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Upselling & Cross Selling the Key Impacting the Bottom Line

Aug 17, 2007
Many people assume that customer service professionals have little involvement in the sales process besides dealing with service issues, however their role is very instrumental. The reason they can frequently more easily increase sales is that they aren't viewed as sales staff. A customer's "guard is down" when speaking with a customer service rep because they aren't expecting to be sold, merely provide them with information. So, what are a couple methods that can be used to encourage staff to do upselling/cross selling on an everyday basis?

First, an important part is to remove the thought pattern that reps are selling. Most often, customer service reps want no part in the sales process, if they did they would be sales people. Try to get reps to think of the process as just offering additional services, not selling otherwise they are going to resist the process. A simple but creative way to get around this is to have an information gathering contest. Tell them that whoever is able to find out the most information through the use of questioning about their clients will win. This will get them into the mindset of thinking of the sales process as information gathering instead of selling.

Second, a great suggestion is when they are looking up information for a client, they can mention, "while we are waiting for my pc to come up, what are you currently using for your (product) needs?" Or, they could even make a suggestion such as "I notice that you mentioned an interest in purchasing a new vehicle and you do have your mortgage with us, what are your plans to finance that purchase?" Then, go ahead and suggest some of the different options that your organization offers should there be an interest.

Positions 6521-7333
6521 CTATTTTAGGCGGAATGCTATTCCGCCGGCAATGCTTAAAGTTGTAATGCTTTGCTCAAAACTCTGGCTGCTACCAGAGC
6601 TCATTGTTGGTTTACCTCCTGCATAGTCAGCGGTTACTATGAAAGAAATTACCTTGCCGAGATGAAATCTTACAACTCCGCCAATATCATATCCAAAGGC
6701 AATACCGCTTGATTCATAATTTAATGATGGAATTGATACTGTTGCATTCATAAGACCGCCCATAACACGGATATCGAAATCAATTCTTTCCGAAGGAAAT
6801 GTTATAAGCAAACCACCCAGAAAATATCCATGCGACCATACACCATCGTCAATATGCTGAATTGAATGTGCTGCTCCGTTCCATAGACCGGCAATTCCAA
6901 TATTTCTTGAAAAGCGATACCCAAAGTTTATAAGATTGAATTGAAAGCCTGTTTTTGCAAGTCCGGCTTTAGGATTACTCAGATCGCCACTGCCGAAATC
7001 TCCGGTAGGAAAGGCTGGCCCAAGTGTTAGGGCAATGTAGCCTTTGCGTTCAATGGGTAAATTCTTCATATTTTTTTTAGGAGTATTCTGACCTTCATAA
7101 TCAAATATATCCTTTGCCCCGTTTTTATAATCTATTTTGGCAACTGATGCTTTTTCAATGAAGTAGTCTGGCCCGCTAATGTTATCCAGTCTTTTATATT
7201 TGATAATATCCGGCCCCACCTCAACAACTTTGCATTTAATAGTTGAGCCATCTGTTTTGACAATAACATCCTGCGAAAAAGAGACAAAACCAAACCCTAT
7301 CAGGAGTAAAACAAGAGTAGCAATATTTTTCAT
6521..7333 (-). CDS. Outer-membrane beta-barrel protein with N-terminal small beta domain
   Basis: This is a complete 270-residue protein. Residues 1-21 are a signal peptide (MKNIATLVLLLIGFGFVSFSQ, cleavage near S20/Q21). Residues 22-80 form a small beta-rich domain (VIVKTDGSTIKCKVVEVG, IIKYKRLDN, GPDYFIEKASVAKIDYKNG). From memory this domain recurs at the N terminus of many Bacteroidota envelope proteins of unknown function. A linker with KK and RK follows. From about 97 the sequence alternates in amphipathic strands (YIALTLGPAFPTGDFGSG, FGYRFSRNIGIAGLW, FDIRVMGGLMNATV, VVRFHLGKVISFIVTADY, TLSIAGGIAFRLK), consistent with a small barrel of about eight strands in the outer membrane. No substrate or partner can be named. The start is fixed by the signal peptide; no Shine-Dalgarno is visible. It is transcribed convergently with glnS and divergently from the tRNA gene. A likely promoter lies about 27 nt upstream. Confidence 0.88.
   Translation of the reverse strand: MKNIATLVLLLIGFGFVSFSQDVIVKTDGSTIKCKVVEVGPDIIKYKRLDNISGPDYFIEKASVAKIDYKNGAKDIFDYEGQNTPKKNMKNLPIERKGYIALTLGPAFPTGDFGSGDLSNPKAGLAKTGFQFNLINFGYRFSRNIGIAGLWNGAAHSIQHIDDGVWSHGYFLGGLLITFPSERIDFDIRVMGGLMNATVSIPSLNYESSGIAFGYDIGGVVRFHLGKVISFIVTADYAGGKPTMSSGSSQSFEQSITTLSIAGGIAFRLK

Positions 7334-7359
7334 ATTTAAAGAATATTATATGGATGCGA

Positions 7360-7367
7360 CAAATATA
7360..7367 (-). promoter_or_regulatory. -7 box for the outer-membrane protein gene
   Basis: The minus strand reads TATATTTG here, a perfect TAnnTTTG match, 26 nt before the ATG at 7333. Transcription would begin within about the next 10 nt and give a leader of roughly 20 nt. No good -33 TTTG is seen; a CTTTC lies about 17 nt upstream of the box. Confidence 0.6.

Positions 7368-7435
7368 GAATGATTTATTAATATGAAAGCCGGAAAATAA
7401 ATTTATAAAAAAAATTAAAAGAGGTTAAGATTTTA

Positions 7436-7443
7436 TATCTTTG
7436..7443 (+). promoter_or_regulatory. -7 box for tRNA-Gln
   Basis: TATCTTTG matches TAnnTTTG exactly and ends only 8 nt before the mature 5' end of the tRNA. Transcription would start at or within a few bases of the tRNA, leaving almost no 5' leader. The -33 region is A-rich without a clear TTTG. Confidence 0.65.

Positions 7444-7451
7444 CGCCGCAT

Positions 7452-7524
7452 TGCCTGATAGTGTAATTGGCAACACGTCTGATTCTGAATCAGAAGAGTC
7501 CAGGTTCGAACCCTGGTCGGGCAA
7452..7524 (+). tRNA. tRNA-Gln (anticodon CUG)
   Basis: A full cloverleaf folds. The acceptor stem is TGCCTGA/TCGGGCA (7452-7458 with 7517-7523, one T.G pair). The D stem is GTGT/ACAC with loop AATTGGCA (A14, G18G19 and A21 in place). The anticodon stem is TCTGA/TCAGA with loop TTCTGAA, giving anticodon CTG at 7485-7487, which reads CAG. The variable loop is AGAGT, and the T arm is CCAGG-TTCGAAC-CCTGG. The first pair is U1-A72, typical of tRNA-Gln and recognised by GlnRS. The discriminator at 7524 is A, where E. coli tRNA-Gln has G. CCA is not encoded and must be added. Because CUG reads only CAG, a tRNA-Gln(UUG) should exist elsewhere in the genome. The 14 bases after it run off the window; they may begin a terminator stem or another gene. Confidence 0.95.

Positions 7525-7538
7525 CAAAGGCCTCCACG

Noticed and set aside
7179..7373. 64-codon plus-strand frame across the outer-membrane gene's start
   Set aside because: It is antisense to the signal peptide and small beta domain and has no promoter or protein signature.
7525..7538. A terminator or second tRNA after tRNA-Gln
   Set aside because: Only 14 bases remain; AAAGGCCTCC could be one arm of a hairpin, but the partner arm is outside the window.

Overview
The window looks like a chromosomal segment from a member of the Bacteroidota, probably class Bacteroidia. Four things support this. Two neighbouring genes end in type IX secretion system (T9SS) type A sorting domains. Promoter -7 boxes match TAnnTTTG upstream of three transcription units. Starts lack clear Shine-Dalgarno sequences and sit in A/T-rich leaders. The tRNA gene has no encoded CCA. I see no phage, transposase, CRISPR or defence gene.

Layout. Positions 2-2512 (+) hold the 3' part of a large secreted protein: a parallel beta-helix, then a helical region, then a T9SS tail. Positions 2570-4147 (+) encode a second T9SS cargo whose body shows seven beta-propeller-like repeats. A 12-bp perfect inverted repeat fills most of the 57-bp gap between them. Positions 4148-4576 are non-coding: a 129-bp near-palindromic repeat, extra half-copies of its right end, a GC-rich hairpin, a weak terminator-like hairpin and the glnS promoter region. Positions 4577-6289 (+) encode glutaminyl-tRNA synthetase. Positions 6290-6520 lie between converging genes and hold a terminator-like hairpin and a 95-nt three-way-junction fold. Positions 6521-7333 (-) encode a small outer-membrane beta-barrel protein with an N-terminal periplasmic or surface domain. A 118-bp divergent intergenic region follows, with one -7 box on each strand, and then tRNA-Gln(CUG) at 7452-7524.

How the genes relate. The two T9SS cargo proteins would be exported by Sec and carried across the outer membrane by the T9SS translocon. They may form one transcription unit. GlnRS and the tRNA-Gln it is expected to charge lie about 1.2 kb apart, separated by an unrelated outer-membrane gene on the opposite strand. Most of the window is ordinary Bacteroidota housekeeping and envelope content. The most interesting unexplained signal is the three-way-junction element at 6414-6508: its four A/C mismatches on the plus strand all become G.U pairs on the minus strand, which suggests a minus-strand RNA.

Third, upselling and cross selling strengthens the relationships that you have with customers. When a customer support representative offers a suggestion or an ancillary service that could benefit the customer, the customer feels that someone is looking out for their best interests. Thus, creating a better relationship and future sales for the company down the road. It is a win-win for both parties.

Finally, ensure that reps are asking good questions when they are talking with customers and prospective customers. Open ended questions that begin with "what" and "how" will enable them to have more success in adding additional products and services to the sale. The more they are exposed to the process, the more comfortable they will become. Never, ever discount the value of a good customer service rep, their position can be critical to the success of the organization.
About the Author
Tim Hagen, President of Sales Progress LLC, builds programs to help organizations increase sales. He has 21 years of experience helping both small and large size organizations increase their bottom line. He can be reached at http://www.SalesProgress.com or 262-240-1077.
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